We come back to the subject of natural toys often. When the main motivation for choosing toys is to make them plastic-free, I see three main options for materials: wood, natural rubber, and cloth. There are so many great, natural toys available that no child needs plastic toys. It’s just not necessary.
Before there was hard plastic for toys, there was wood. When I lived in western New York, a friend of mine worked at Fisher Price. I wasn’t that keen to hear about her work because I wasn’t about to use the plastic toys. I remembered their classic wooden toys from my own childhood, though, so I poked and prodded her about that every once in a while asking, “When are you going to start making wooden toys again?” She told me about the wooden prototypes made now to test new toy ideas. “Can I get those?” No, sadly, even those toys that had been classic wooden toys were all made out of plastic and I was not allowed to see, touch, or take home any wooden prototypes. What’s the mental block against a return to the toys that worked so well for so long?
ByNature.ca carries a lot of clicky, clacky, colorful Haba toys. Most of them are rattles and chew toys or both. We also carry the simplest baby toy, a wooden egg shaker, and quite a few little wooden cars and wheeled animals.
When my daughter was very young, I realized that her rubber ducky wasn’t rubber. It was made from stinky, cheap old plastic. I was very unpopular when I removed the Plastic Ducky from bathtime for all time. Long after the sting of removing the toxic toy wore off, my daughter found a natural rubber duck (the one shown above) and embraced it as part of her healthy pre-teen lifestyle. She told me that a rubber duck was one toy she had always wanted. As a therapist friend of mine says, it’s never too late to have a happy childhood.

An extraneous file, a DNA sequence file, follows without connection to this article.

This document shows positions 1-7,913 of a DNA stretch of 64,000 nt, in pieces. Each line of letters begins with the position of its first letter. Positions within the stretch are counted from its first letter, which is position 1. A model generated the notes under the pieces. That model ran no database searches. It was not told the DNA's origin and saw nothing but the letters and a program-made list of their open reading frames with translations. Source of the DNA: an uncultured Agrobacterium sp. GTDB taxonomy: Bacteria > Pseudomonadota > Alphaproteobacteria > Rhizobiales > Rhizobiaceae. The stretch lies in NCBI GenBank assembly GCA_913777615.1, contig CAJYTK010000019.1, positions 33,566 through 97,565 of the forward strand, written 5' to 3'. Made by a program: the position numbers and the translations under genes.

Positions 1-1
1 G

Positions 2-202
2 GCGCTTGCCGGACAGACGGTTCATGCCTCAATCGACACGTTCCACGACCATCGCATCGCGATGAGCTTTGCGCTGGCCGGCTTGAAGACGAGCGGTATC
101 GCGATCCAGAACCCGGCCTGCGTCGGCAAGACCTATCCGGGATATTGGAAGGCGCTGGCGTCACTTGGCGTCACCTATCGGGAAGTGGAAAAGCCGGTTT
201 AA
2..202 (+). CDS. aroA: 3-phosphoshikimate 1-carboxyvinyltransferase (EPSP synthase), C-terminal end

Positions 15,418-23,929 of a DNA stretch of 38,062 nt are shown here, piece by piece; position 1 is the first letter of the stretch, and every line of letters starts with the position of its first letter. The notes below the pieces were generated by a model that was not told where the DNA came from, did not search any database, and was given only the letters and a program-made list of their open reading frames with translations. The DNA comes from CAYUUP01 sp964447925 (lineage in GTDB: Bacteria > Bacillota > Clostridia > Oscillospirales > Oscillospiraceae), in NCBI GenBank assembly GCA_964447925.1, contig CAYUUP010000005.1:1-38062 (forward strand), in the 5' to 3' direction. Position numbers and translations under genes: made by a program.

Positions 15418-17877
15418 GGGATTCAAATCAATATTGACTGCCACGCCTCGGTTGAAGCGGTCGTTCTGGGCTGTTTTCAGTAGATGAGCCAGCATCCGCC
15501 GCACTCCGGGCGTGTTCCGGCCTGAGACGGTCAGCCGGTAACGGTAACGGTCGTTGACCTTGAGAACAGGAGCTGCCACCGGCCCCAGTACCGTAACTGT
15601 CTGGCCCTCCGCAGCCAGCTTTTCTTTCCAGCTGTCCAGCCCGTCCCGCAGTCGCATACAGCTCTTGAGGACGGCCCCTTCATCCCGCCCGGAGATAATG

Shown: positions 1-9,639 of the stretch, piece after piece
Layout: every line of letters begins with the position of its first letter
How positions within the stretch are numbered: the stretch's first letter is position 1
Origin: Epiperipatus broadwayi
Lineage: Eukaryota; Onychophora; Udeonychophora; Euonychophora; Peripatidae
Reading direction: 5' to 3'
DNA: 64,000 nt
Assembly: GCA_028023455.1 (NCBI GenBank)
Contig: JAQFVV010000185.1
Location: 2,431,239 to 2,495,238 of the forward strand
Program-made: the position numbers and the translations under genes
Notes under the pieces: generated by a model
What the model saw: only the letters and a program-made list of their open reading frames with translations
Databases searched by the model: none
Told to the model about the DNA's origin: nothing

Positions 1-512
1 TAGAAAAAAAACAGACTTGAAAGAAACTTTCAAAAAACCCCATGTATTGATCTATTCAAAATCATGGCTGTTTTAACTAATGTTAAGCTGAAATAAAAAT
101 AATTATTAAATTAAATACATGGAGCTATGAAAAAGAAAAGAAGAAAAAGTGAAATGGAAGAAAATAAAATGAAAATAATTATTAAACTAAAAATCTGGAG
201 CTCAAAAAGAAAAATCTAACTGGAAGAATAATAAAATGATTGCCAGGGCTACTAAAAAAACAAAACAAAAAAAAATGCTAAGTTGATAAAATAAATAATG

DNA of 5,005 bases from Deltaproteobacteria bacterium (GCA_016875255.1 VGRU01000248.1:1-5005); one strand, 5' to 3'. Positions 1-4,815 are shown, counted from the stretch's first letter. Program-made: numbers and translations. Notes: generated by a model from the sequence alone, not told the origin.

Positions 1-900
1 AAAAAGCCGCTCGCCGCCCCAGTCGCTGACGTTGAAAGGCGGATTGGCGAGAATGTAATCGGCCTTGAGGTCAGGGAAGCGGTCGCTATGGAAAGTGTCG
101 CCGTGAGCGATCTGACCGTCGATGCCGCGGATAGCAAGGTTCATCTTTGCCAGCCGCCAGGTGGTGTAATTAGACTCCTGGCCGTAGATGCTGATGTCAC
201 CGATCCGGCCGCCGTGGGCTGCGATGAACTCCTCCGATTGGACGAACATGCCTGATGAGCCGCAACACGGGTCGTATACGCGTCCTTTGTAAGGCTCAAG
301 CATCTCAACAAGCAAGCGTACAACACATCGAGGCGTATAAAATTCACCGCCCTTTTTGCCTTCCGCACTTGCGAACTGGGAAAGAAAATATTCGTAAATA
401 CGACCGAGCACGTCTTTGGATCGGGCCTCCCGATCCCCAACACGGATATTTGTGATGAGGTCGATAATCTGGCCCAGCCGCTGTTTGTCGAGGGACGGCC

Natural rubber is what early soft plastics were trying to be. Then there was the plastic goo we call Silly Putty. I wrote about the development of rubber-like plastics and the benefits of natural rubber toys last year. Sophie the Giraffe has been handmade of natural rubber for over 50 years, and she’s gaining in popularity. We’ve come full circle back to natural rubber, which never actually went away.
Ah, that new doll smell. Your child falls asleep hugging her doll and sniffing that vinyl chloride. No, that’s not a pretty picture. It’s easy to replace plastic dolls with fabric dolls appropriate to any age. ByNature.ca has a collection of organic cotton teething toys and stuffed animals, whose knotted and firm feet and hands are perfect for chewing babies, and we also have small (12″) Waldorf natural baby dolls. The doll my daughter loves and adores for all time is a cotton and wool Waldorf doll of this size.
One of my favorite natural alternatives to common plastic toys is felt play food for playing house, restaurant, store, and so on.
Play cloths are everything in my family. They are wings, capes, rivers, Halloween costumes, decorations, gift wrapping, and more. They aren’t really a replacement for a plastic toy, but I guess they could be seen as an alternative to one-time use or single-purpose off-gassing Halloween costumes or plastic hats or so many other toys that require a little less imagination in play. Having a cape and a collection of silk play cloths around means that you have a huge variety of costumes and toys that take up almost no space. No space means great for travel, by the way.
There is a place that plasticizers used to sneak into children’s toys, before certain phthalates were banned in children’s products in the U.S., where parents didn’t necessarily think to look for them: art supplies. Kids eat glue and paint, they suck on crayons while they dream of their masterpieces. It’s important to have non-toxic children’s art supplies. ByNature.ca stocks a beautiful collection of Clementine art supplies.
I’ve written a lot about toys made with natural materials as alternatives to plastic toys. It might help to completely throw out ideas about toys and start over with games and natural toys that nurture imagination rather than just trying to find a substitute for a plastic toy.
This week we’ve also suggested plastic-free feeding and plastic-free sleeping products for children. These are Eco Baby Steps, but this is still a STUFF-oriented approach. At the end of June, I will write about how and why we need to make much bigger changes to leave plastics and their toxic chemicals of concern behind us.